I was eager to get hold of the results to see what effect those lessons had had. I looked through the scores given to my students in each of the sections (reading/writing, listening and speaking) and compared them with the other classes, whose teachers focused on past papers and sample questions during their exam preparation time.
Now, I can’t share the actual results and/or statistics we received publicly on the blog (school policy) but I can make comparisons between classes and draw conclusions so that’s what I will do….
And so, the moment of truth - when I compared the results my ‘unplugged’ students got with the results of the students who were fed a strict diet of past papers, the difference was…. very small indeed…
So those are the stats (in summary) but, as ever, what they mean depends on your point of view. You could say it’s proof that dogme-style teaching is not much more than a ‘conversation’ lesson, explaining the better speaking scores, or that an unplugged approach is not really suited to exam prep or young learners…. Or, you could say (and I do ) that these students were still able to do just as well as their peers despite not using multiple past papers or test prep materials. Just using the children in the room and their input was enough for them to get good scores, making all that photocopying redundant.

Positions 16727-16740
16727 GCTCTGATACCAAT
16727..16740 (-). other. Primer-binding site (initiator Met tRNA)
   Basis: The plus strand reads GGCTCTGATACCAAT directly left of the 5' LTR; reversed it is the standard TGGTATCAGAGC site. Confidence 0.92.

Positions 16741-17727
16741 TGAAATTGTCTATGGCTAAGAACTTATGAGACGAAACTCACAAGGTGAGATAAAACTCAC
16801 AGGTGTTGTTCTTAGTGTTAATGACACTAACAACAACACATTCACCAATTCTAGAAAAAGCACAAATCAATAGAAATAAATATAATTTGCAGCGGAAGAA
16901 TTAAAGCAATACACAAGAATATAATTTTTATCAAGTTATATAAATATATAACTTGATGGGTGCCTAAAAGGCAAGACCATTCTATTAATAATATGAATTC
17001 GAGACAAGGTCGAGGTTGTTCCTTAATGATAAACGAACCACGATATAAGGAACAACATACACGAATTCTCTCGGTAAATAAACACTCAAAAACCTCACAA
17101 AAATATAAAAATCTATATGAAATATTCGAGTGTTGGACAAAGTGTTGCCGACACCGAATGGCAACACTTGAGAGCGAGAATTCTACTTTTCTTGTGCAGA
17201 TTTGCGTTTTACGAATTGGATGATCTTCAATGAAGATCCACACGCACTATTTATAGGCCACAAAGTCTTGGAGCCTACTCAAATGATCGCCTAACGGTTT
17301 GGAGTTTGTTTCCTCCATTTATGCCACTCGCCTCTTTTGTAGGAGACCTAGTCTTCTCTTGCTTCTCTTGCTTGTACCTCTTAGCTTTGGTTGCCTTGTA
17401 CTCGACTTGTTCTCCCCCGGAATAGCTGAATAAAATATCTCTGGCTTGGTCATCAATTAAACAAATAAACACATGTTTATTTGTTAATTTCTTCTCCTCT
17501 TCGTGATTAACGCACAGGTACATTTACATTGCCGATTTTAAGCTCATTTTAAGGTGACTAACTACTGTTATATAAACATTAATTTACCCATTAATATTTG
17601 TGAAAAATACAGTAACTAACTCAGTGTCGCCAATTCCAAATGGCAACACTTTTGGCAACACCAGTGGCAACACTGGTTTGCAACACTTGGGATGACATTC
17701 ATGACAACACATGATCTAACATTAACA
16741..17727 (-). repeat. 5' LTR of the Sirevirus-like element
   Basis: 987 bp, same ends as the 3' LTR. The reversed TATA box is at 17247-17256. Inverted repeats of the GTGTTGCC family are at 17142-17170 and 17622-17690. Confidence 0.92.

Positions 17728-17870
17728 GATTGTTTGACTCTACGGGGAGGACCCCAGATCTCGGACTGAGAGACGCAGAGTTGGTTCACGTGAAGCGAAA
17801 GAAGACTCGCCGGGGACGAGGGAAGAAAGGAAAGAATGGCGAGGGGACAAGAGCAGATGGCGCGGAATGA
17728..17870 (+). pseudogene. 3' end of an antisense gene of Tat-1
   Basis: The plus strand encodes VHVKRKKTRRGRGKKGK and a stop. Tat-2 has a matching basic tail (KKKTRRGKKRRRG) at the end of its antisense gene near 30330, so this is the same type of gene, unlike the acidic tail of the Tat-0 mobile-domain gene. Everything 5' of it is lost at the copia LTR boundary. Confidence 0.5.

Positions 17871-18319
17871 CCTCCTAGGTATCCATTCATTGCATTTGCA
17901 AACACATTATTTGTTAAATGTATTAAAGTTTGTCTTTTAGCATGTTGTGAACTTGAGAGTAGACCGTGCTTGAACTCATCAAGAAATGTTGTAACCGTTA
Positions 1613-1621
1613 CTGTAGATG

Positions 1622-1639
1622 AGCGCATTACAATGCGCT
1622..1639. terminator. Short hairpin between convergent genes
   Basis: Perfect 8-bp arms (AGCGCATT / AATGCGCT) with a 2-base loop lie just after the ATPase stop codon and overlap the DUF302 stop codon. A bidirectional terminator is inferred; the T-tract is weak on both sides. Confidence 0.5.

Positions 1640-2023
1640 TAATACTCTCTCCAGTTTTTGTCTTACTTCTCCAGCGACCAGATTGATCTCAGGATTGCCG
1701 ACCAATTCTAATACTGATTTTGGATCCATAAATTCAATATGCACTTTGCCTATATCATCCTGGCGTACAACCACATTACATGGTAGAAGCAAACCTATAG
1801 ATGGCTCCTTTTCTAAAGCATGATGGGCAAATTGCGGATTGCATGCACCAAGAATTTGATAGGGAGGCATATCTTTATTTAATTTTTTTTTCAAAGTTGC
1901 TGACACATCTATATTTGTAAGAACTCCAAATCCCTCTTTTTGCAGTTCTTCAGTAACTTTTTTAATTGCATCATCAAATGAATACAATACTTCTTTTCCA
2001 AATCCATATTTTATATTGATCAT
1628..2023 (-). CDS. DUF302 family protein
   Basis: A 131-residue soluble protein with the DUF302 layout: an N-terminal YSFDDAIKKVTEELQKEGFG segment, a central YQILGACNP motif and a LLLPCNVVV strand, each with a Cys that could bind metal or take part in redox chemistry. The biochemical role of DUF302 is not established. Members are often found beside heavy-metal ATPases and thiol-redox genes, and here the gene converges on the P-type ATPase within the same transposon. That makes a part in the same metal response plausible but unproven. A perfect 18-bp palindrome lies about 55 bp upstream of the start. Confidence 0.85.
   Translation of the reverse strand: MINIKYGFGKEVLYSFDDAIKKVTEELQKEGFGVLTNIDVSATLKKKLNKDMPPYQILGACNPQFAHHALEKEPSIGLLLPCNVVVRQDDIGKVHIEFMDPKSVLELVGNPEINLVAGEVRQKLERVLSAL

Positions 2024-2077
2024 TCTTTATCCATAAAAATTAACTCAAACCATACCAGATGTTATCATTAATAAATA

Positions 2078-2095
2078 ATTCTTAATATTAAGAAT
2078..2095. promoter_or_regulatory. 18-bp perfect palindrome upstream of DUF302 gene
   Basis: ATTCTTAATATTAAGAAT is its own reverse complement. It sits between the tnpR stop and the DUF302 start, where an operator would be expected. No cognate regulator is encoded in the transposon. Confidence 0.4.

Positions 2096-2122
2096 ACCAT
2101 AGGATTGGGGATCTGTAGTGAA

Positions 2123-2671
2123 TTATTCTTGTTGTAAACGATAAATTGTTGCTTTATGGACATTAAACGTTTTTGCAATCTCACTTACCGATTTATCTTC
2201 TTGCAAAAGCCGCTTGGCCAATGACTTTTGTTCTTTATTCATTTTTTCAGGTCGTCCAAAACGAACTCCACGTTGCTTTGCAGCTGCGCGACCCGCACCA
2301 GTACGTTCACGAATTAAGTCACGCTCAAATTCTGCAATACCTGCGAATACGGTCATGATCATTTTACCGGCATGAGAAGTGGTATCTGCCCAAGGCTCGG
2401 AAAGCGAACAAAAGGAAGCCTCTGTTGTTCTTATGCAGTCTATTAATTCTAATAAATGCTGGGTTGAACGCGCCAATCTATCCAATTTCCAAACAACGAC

We should also look back a little. When I compare these Flyers results to the scores the same students got one year before on the Movers test, their averages went up in all three sections showing progress over time.
And, yet again, we should not let the exam dominate our view. Exams are not the be-all and end-all of learning and neither are exam results. I got a good reminder of that when I stopped at the supermarket on the way home today and, while mulling over this post, bumped into one of last year’s students. She told me she was excited about starting middle school next week but also sad to be leaving primary school behind, saying she would especially miss ‘lessons like that one when we drew a snow picture and wrote questions about it’.
I’ll take a lesson making a lasting impression on a learner over top marks in a test any time.